Sunday, June 12, 2011

Buckles and Beauty in Atlanta

"Wow!  What is that on your belt buckle?" she exclaimed as she peered over her reading glasses from behind the cash register.  I was in Atlanta, connecting to Nashville, with a 3 hour layover.  Its a mule, Ma'am.  "A mule!?  What's a mule?"  A mule is a cross between a donkey and a horse.  I raise them and train them.  "Really!...  I never heard of that!  Now what you go and do that for?  I mean, why you do that?  Is it that girls?  He raises MULES!"  By this time, the line behind me has started to get impatient.  Airports aren't places to hold up traffic.  So I stepped aside and said, go ahead and take care of the line and I'll answer your questions when there is a break.  "OK.  But don't you go anywhere, til you tell me what you do with those mules now, ya hear?"

For the next half hour, I watched Kim take care of customers, one at a time.  She found one special thing about each person to whom she served refreshement--their hair, their dress, where they were headed, and then she paid them a sincere complement, usually getting a surprised look.  Several times we tried to catch a moment to resume our conversation, but the line kept coming.  I marveled at the smiles she pulled out of each customer inside one of the most impersonal places of American Life--an international airport.  Finally, I just ordered my smoothie and explained that the mules were partly for raising my kids, and partly a way for me to explore the wilderness that surrounds my home in the West.  But that answer seemed to provoke even more curiosity.  Since the line of customers behind me was never going to allow us to fill in the details, I left her with a handwritten note and directions to see "Longears and Sourdough" for its pictures and stories.

As I walked away, I thought about how beautiful it is to see someone who conducts their job, whatever it is, with such grace, that you feel like you have been in the presence of greatness upon the observance of their expertise.  Kim, I watched you bring a moment of happiness to everyone you served--strangers all, but friends when they left your deli in concourse C, grinning.  For me, it was a mule on a buckle and your curiosity that sparked my smile.  But it was the milk of human kindness you showed for the masses of strange faces who you will never see again, that made my smile last far after I boarded my flight to Nashville.

Wednesday, June 8, 2011

Green Energy and Mule Fuel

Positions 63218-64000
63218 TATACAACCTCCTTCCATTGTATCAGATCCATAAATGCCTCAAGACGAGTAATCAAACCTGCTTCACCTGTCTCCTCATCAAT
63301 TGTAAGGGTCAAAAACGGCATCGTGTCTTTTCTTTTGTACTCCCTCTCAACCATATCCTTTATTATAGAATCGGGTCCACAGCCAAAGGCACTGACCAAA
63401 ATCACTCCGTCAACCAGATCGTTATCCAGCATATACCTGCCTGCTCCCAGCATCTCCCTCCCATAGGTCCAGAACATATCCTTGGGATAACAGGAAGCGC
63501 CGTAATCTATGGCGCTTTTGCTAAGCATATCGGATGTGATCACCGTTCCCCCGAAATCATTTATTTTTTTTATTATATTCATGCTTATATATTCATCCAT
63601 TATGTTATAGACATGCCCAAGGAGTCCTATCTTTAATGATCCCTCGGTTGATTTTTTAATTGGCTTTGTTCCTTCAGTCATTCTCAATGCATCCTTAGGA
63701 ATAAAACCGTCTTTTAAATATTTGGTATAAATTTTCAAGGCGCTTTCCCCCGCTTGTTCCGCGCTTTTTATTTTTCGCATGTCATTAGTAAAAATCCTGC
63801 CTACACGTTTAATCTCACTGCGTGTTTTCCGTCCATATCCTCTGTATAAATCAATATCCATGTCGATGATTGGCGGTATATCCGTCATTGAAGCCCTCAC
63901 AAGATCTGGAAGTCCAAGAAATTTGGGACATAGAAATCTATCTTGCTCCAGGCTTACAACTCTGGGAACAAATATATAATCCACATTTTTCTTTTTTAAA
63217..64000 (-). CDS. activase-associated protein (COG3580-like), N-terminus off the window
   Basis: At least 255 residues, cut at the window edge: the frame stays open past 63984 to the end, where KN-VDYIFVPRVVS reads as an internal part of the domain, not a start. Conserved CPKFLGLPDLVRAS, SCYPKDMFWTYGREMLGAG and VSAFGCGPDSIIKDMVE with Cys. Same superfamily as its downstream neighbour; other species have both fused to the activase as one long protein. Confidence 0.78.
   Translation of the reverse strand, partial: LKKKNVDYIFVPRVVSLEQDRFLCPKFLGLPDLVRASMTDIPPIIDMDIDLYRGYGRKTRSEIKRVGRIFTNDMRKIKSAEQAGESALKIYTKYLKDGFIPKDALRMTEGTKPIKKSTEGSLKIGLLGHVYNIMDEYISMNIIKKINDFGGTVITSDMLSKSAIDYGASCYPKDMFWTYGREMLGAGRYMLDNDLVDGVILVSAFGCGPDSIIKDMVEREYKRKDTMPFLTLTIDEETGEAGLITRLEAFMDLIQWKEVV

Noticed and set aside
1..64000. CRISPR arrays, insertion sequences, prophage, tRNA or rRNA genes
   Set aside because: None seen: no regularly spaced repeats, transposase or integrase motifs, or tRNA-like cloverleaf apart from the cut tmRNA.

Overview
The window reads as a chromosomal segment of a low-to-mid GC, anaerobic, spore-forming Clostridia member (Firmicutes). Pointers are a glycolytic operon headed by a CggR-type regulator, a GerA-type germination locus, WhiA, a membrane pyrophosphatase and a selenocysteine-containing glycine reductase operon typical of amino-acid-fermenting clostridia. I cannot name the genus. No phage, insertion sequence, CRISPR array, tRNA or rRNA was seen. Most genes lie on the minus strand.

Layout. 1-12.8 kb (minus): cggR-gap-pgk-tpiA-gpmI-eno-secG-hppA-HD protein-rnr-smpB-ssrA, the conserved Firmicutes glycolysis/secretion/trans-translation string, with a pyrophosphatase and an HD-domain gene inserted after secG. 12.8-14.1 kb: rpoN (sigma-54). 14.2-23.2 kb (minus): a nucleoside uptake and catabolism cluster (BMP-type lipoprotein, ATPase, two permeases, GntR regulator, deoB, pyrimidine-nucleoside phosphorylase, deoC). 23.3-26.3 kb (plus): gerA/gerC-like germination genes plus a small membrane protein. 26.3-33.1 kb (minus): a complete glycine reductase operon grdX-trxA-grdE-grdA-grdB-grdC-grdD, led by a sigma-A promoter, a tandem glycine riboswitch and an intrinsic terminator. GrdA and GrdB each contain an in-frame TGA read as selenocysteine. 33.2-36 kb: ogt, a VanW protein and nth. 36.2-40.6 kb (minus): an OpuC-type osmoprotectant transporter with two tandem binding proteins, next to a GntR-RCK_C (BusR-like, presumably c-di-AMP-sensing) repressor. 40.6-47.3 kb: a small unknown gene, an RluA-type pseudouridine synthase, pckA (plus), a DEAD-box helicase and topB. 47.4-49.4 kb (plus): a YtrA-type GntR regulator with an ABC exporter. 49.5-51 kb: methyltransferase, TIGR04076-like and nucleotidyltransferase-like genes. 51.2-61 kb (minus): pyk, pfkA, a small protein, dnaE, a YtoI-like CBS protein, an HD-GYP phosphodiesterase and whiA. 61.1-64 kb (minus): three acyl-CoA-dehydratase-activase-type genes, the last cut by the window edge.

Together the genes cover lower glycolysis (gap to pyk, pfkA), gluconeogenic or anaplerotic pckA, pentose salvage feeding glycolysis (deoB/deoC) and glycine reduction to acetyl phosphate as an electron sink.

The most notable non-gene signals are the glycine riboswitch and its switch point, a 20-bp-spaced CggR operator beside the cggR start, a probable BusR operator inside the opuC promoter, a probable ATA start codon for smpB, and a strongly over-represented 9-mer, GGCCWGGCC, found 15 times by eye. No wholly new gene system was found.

In the Wilderness Economy, there is only one way to transport goods and services.  By law, transportation in the wilderness must use technology that pre-dates the wheel.  That means all internal combustion engines must burn hay, mitochondrial style; and all locomotion must be ambulatory.  So by logical extension, railroads, stagecoaches and semi trucks are illegal in the back country, leaving the mule train as the only real option.  Turns out the mule train is environmentally friendly.  They eat green fuel and have the greenest emissions my eye-meter has ever seen. The carbon foot print of a mule train can't be bigger than a mule's hoof.

Over the past couple of months, I took a job hauling a little over 2000 lbs of water, food and gear into the new Red Mountain Wilderness area for some archaeologists who are surveying for antiquities.

Mule Train work is good honest work if you can get it, really.  Not that it pays well.  I can make better pay while bending light in an Optometric sweat shop.  But it makes for a pleasant day.  Mules are smart, and they have a love language all their own--profanity, which makes for an artful conversation that one would never hear in an eye doctors office.  It sounds like, "Molly, you leather-headed jackhorse, get back in line," or, "Minnie Pearl!  You half-brained, half-assed horse--stop kicking Maggie!" or "Calamity, you long-eared sumbeeeech, GIT along and quit pulling back on your ROPE!"  It may sound rude to your ears, but to the MULE, these are terms of endearment.

Now I got myself thinking about the mess our world is in today while I was locomoting that mule train through the woods.  My friends Patty and Jackson (not their real names) are always trying to help me save the world from too much freedom and too much heat.  I want to do my level best to help out, so, as I was thinking,  I realized something quite profound, right out of the green.  Profanity has some useful thermal properties that could be used as a type of refrigerant.  I've known it since I was a small child, too.  I'll never forget the icy stare that froze my mother the day I said in a commanding 8 year-old voice to my 3 year-old brother, Mike, "Com'ere you little Bastard!"  And the fact that she used Tabasco sauce to unfreeze my tongue, like a university physics experiment, taught me some tangible thermodynamic principles that you could never learn from a book--like Don't ever say what ain't true! and Never insult your Parents. So today, while Patty and Jackson sat in climate controlled comfort somewhere, googling a bunch of CO2 into the atmosphere, I was gently burning hay instead of coal or oil, and cooling the atmosphere with my artfully profane mule talk.

Who gets paid to camp?  Sweet!
Frank Parish leads Maggie

Kissin Kate Barlow,  Sulphur Mustang Extraordinaire

Molly and Kate

Unable to find another load for the return leg, the mule-train comes home empty
Mule Fuel

Filling the barn

Happiness is refueling